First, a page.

Accessing Linux Files from Windows

Accessing Linux files from Windows (Linux Windows file sharing). How do I read Linux files from Windows or access files from Linux on Windows? The following section, I cover several methods that can be used to share files from Linux to Windows. Enabling you to read ext3 or ext2 partition data on Windows.

Why Access Linux files from Windows?

This might become useful for cases when you have files on your Linux system you want to share with Windows. For example, perhaps you like to dual boot Windows and Linux from the same computer? Maybe you have some mp3's, videos, favorites, email and more you would like to have access to from both operating environments? In which case, you do not have to shut down Windows and then boot into Linux to use those Linux files! You just need an ext2/ext3 Linux filesystem driver for Windows.

Methods to Access Linux files from Windows

You can use a Free utility called Explore2fs to easily access your Linux files from within Windows. Explore2fs is a GUI explorer tool for accessing both ext3 and ext2 filesystems and partitions. It runs under all versions of Windows and can be used to read data on ext2 or ext3 filesystems.

Explore2fs (Read Only Access)

Shown browsing a Linux filesystem from Windows. Note that this tool can only be used to read data on a Linux partition. It cannot be used to write any changes back to the filesystem.
Accessing Linux files from Windows - ext3 explorer
Project Home Page: Explore2fs

Installing Explore2fs ext3 explorer

To install Explor2fs on Windows to be used for reading data stored on your Linux partitions:

  1. Download Explore2fs and install the explorer for Linux ext2fs partitions.
  2. Then, reboot your PC to allow the changes to take effect.

You should now be able to access & "read files stored on Linux partitions" from within Windows.

Ext2 IFS (Read and Write Access)

To gain complete read-write access to Linux files and directories of volumes using Ext2 or Ext3 file systems, from Windows, you could use the Ext2 IFS (Installable File System) tool which includes an Ext file system driver for Windows.

This tool offers full read and write access to Linux Ext volumes and filesystems enabling you to quickly share files from Linux to Windows.

Ext2 IFS Home Page: Ext2 IFS

Installing Ext2 IFX (Installable File System)

To install Ext2 IFX and allow read and write access to Ext2 and Ext3 partitions from Windows:

  1. Download Ext2 IFS and install it onto your Windows PC.
  2. Then reboot to allow the changes to take effect.

Ext2Fsd (Full Linux Filesystem Access)

You can also gain access to your Linux files on Windows by using a tool called Ext2Fsd. This is my personal favorite Windows Ext2, Ext3 Ext4 Read/Write access tool. An ext file system driver for Windows that comes with a few extra features. It is essentially another file explorer that enables you to easily read Ext4 on Windows.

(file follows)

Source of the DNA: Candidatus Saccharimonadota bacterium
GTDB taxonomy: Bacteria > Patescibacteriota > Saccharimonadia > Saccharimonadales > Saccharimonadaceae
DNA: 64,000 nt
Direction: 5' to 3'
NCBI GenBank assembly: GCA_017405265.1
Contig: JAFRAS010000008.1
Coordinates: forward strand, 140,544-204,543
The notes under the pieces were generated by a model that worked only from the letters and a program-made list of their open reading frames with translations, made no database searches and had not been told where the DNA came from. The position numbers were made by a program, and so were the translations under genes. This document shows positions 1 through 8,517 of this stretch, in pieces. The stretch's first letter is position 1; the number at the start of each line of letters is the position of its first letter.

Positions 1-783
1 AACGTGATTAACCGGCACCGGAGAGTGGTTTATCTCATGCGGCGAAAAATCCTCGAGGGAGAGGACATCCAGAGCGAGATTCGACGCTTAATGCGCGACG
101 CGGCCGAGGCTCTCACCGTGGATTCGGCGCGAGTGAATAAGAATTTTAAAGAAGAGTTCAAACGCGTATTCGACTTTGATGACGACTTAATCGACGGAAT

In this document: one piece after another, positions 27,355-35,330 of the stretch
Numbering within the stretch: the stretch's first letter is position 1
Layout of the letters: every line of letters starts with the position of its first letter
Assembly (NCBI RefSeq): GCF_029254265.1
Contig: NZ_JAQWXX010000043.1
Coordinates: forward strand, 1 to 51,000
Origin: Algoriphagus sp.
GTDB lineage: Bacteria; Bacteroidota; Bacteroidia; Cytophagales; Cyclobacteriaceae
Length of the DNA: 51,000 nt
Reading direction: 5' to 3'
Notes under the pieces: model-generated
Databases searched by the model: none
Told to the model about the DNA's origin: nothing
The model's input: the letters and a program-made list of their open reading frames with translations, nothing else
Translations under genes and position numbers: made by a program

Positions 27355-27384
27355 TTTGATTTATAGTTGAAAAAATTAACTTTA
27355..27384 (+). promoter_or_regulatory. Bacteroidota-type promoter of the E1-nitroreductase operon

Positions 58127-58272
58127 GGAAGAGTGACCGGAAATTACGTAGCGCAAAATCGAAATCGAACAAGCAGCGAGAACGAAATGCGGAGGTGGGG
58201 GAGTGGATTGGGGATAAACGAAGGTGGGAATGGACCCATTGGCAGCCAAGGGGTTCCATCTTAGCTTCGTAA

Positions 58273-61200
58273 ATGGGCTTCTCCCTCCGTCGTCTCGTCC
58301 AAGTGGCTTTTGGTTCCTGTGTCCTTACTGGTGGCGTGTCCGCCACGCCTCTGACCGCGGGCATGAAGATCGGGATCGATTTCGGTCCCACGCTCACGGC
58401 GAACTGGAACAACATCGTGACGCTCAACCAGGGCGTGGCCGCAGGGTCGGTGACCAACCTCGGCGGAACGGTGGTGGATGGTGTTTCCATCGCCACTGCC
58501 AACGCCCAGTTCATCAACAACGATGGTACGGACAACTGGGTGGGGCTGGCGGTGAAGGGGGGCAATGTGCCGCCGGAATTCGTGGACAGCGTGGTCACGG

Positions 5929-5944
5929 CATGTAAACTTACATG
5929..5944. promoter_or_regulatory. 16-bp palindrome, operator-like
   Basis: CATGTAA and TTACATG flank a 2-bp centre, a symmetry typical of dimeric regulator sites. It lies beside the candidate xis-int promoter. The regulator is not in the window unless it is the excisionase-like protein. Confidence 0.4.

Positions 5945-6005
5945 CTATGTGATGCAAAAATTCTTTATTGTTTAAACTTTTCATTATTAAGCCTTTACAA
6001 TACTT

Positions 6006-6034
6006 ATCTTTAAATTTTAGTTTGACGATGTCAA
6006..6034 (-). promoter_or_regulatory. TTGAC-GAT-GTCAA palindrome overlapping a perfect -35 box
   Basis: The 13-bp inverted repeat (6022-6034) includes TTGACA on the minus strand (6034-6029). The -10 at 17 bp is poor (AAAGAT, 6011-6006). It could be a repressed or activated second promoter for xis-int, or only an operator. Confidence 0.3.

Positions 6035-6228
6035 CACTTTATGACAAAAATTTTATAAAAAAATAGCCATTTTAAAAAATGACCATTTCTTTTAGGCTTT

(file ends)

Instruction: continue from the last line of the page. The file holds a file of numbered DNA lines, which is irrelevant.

This open source tool ships with the drivers necessary for Windows to detect and mount an ext4, ext3 or ext2 file system as read only or with read and write access. Additionally, it comes with a Volume Manager and many other useful tools like mke2fs.exe (allowing you to create an ext formatted partition from Windows). Installation is simple and straight forward.

Access Files from Linux to Windows using Ext2Fsd Volume Manager

Here we are shown how easy it is to begin accessing Linux files from Windows. Notice how Windows Explorer is displaying the contents of a freshly formatted USB Flash Drive. This device was using a ext2 filesystem. The entire Linux File System was readable from within a running Windows operating environment. Though nothing had been stored there yet, any files placed there could become available between systems.

Accessing Linux files on USB from Windows

Installing Ext2Fsd

Here is how easy it is to Read Linux Files from Windows by using Ext2Fsd:

  1. Download Ext2Fsd and install it onto your PC.
  2. Ensure you enable Read and Write support for Ext2 and Ext3.
    Enable Ext Read and Write Options to access linux partition from windows
  3. Then reboot your computer to allow the changes to take effect.

If all went smoothly, you should now be able to access Linux partition from windows. Providing full read and write access to your ext2, ext3 or ext4 filesystems. enabling you to finally open Linux files from Windows, and edit or use Linux files on Windows.